So no bike means no cycling, which means lying in bed. I never lie in for long anyway, but I switched off the alarm and didn't get up until past 9 o'clock on Saturday. Today, Sunday, I was a little earlier, but it was really nice not having to get up and go. While I feel a little restless when I don't go cycling, that's because the bike is out there in the garage, waiting. But when it's in the 'bike hospital' there's a perfect excuse.

Equally, as I sit here now, there's heavy rain hammering on the roof of the conservatory, which means I probably wouldn't have gone out anyway. I sent Andy an 'abort' text. "No bike until next week. Enjoy your ride, though." The 'enjoy your ride' bit is a joke, but I was surprised to receive a text back from Andy, "I didn't enjoy all of it. The heavy rain at the end wasn't good." Andy definitely gets a 'respect is due' for being out in the rain, but I won't hide my smugness as I read his text in the warmth of my house and sheltered from the rain.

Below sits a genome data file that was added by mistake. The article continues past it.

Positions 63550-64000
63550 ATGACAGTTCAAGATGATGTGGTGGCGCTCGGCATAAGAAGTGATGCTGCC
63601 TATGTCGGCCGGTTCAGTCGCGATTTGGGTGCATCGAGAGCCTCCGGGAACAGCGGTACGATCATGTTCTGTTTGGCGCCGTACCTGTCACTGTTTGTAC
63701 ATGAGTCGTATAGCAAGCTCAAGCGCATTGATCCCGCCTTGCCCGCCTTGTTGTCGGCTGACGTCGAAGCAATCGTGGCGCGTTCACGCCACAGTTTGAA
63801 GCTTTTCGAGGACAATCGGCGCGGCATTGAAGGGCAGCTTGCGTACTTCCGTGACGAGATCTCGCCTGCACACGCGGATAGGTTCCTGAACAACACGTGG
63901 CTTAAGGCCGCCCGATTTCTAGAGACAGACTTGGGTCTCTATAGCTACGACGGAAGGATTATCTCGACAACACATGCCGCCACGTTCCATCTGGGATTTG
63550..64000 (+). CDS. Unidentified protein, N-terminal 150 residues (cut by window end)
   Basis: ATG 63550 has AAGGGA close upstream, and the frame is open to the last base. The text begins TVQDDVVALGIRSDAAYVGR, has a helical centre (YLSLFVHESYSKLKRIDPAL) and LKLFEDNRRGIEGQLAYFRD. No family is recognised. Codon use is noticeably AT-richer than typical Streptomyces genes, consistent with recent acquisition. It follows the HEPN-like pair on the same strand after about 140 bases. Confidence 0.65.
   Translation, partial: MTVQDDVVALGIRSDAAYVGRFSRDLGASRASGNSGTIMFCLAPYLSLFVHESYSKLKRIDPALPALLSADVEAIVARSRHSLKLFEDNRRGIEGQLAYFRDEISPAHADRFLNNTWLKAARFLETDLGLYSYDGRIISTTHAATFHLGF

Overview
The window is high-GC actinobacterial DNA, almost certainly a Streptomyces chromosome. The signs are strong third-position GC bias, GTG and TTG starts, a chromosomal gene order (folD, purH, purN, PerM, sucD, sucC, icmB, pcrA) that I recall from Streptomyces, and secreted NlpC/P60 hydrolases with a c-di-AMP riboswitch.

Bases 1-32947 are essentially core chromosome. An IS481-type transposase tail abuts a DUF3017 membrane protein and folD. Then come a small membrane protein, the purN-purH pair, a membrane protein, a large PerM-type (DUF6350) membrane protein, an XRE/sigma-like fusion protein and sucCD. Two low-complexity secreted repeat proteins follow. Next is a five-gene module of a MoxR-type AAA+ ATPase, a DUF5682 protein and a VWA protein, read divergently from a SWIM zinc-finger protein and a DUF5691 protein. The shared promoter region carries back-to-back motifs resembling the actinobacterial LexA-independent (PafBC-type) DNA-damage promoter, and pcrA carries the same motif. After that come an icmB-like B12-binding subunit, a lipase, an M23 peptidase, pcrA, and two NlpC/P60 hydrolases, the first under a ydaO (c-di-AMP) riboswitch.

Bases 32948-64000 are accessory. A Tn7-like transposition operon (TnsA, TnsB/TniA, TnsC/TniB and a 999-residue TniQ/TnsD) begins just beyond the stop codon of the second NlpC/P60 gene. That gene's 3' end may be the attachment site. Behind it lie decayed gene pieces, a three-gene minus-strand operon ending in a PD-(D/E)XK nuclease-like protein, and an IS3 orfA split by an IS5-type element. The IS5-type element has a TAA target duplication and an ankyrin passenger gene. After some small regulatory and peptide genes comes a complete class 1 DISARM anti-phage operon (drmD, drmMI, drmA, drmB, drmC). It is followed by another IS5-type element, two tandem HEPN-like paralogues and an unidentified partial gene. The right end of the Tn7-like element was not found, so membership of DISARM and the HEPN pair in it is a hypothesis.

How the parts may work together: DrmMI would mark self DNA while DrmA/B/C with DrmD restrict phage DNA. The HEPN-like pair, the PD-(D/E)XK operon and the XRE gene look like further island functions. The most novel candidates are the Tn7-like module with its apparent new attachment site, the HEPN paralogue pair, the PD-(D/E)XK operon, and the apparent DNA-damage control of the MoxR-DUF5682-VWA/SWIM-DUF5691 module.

Sunday, 16 November 2014

This week and last week

Last week, possibly Sunday, I can't recall, we rode to the Tatsfield Bus Stop, mainly because the bus stop is covered and this means the seats are dry when the weather has been cold and wet. However, not having mudguards meant that I was wet so from my perspective it was pointless; we could have gone to Westerham and stood up to drink our tea. Either way I would have been wet. I need mudguards or a sensible bike, let's face it.

So, we rode to the bus stop on, I think, Sunday 9 November. We haven't spent a great deal of time at the old Tatsfield Bus Stop of late. We've been riding to Westerham or taking suburban rides or, as the week before last, to the Tatsfield Churchyard where the seats were dry but then it started to rain and, as avid readers will be only too aware, there's no cover at the churchyard.